Are there sex differences in crash and crash-related injury between men and women? A 13-year cohort study of young drivers in Australia
SSM - Population Health
Background: Young men have long been known to be disproportionately impacted by road crash and crash-related injury compared to young women and older drivers. However, there is limited insight into how sex differences in crash and crash-related injury changes over time as men and women get older and gain more driving experience. To explore sex differences in crash and crash-related injury, we undertook a sex disaggregated analysis in a large longitudinal cohort of over 20,000 young drivers in New South Wales, Australia, for up to 13 years after they first attained their independent car driver licence. Methods: DRIVE Study survey data from 2003–04 were linked with police, hospital and deaths data up to 2016. Sex differences were analysed using cumulative incidence curves investigating time to first crash and in negative binominal regression models adjusted for driver demographics and crash risk factors. Results: After adjusting for demographics and driving exposure, compared with women, men had 1.25 (95% CI 1.18–1.33), 2.07 (1.75–2.45), 1.28 (95% CI 1.13–1.46), 1.32 (95% CI 1.17–1.50) and 1.59 (95% CI 1.43–1.78) times higher rates of any crash, single vehicle crash, crash on streets with a speed limit of 80 km/h or above, crash in wet conditions and crash in the dark, respectively. By contrast, men were less likely to be involved in crashes that resulted in hospitalisation compared to women 0.73 (95% CI 0.55–0.96). Conclusions: Young men are at increased risk of crash, and this risk persists as they get older and gain more driving experience. Despite lower risk of crash, women are at higher risk of crash related injury requiring hospitalisation. These differences in men's and women's risk of crash and injury signal the need for better understanding of how sex and/or gender may contribute to risk of crash and injury across the life-course.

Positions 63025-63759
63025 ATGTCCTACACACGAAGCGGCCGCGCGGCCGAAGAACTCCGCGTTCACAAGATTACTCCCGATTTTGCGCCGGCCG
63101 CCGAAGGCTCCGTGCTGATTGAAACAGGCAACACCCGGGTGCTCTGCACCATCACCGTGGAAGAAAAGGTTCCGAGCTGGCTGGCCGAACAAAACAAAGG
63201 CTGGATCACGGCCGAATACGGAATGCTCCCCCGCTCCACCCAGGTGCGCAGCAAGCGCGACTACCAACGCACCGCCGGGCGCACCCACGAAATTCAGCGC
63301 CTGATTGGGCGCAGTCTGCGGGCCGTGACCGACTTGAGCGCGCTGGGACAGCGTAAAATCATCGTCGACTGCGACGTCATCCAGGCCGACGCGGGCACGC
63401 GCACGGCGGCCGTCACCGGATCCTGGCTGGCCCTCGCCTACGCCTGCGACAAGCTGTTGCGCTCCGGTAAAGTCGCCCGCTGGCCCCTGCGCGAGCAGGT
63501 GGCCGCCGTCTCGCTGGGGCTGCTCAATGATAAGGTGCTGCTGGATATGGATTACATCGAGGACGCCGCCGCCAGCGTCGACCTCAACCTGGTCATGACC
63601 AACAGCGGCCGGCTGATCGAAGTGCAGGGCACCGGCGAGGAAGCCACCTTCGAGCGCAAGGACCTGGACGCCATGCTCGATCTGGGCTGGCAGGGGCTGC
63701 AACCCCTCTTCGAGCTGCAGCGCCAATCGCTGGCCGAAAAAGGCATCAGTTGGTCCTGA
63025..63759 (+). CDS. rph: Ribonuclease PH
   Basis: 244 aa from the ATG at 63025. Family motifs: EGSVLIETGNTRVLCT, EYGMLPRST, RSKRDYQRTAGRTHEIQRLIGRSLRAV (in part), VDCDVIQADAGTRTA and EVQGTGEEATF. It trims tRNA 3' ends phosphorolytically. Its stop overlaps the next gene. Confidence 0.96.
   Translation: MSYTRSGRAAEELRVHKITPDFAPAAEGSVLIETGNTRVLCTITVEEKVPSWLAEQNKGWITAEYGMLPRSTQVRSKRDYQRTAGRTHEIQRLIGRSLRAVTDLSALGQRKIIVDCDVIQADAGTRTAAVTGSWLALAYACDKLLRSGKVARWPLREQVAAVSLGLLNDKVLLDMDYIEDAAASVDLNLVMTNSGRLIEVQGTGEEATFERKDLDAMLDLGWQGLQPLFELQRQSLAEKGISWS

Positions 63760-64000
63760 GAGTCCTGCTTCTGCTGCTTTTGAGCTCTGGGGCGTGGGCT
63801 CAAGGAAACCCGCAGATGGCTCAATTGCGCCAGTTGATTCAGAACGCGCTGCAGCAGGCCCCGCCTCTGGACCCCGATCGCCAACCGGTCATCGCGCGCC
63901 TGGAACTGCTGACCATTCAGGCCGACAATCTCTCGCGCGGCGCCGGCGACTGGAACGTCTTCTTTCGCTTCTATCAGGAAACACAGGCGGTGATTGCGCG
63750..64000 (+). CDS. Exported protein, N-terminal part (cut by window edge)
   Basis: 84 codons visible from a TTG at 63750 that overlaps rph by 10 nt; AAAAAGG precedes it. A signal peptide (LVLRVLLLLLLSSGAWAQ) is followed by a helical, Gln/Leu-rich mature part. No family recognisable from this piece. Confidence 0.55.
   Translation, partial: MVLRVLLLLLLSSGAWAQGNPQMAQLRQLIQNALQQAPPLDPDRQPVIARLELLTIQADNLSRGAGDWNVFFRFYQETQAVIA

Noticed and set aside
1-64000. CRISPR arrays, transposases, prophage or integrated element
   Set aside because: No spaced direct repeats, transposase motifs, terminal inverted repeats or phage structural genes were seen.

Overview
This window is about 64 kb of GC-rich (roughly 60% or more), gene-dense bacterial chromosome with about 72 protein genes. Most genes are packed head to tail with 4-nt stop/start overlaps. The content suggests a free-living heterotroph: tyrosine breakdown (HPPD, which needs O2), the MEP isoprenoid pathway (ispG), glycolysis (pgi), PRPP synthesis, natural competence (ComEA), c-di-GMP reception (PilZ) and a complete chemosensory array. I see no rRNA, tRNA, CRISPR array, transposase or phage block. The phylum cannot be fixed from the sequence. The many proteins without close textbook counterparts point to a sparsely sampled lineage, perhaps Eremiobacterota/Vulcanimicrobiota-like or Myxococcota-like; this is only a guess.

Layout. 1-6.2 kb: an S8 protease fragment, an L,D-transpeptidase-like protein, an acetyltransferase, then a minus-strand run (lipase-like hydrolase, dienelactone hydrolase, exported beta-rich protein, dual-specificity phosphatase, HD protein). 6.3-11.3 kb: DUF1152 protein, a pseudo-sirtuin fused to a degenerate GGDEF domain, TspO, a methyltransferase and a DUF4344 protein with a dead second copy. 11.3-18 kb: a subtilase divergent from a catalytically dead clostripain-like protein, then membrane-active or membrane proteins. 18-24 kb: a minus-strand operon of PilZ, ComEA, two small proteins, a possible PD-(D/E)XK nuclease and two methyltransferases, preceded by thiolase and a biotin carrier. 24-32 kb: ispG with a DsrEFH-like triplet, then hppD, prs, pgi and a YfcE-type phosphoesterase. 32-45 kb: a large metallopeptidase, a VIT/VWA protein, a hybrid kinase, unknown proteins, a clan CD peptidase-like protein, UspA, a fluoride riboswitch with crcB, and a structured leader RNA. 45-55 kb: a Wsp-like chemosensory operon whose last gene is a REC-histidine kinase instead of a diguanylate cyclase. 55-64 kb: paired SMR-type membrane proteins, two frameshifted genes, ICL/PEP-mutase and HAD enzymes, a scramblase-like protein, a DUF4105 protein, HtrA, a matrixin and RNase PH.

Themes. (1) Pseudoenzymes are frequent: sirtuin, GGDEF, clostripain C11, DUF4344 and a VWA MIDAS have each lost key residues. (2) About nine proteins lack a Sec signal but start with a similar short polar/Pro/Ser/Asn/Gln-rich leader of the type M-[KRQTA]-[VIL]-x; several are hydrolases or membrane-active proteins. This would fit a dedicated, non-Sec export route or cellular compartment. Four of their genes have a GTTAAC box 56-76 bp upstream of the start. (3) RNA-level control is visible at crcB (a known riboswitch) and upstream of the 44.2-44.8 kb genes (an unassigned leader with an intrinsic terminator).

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National Health and Medical Research Council